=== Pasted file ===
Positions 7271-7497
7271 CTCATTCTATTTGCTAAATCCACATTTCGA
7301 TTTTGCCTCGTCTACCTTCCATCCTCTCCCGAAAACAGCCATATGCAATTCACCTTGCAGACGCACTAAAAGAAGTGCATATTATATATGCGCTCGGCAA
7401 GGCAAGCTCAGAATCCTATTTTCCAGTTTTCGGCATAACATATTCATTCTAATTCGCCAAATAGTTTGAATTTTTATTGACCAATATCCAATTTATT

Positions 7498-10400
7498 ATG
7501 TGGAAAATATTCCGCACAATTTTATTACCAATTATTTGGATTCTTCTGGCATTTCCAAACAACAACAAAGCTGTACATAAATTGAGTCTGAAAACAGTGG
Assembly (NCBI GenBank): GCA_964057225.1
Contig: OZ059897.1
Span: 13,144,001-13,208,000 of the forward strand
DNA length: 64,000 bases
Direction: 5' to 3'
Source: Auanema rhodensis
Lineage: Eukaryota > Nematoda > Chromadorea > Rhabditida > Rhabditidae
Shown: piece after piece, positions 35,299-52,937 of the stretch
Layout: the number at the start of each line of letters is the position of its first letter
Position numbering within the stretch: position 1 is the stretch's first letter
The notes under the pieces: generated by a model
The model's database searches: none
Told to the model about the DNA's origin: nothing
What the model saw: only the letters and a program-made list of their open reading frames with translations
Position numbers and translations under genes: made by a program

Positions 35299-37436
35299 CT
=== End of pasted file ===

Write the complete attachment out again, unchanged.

Positions 7271-7497
7271 CTCATTCTATTTGCTAAATCCACATTTCGA
7301 TTTTGCCTCGTCTACCTTCCATCCTCTCCCGAAAACAGCCATATGCAATTCACCTTGCAGACGCACTAAAAGAAGTGCATATTATATATGCGCTCGGCAA
7401 GGCAAGCTCAGAATCCTATTTTCCAGTTTTCGGCATAACATATTCATTCTAATTCGCCAAATAGTTTGAATTTTTATTGACCAATATCCAATTTATT

Positions 7498-10400
7498 ATG
7501 TGGAAAATATTCCGCACAATTTTATTACCAATTATTTGGATTCTTCTGGCATTTCCAAACAACAACAAAGCTGTACATAAATTGAGTCTGAAAACAGTGG
Assembly (NCBI GenBank): GCA_964057225.1
Contig: OZ059897.1
Span: 13,144,001-13,208,000 of the forward strand
DNA length: 64,000 bases
Direction: 5' to 3'
Source: Auanema rhodensis
Lineage: Eukaryota > Nematoda > Chromadorea > Rhabditida > Rhabditidae
Shown: piece after piece, positions 35,299-52,937 of the stretch
Layout: the number at the start of each line of letters is the position of its first letter
Position numbering within the stretch: position 1 is the stretch's first letter
The notes under the pieces: generated by a model
The model's database searches: none
Told to the model about the DNA's origin: nothing
What the model saw: only the letters and a program-made list of their open reading frames with translations
Position numbers and translations under genes: made by a program

Positions 35299-37436
35299 CT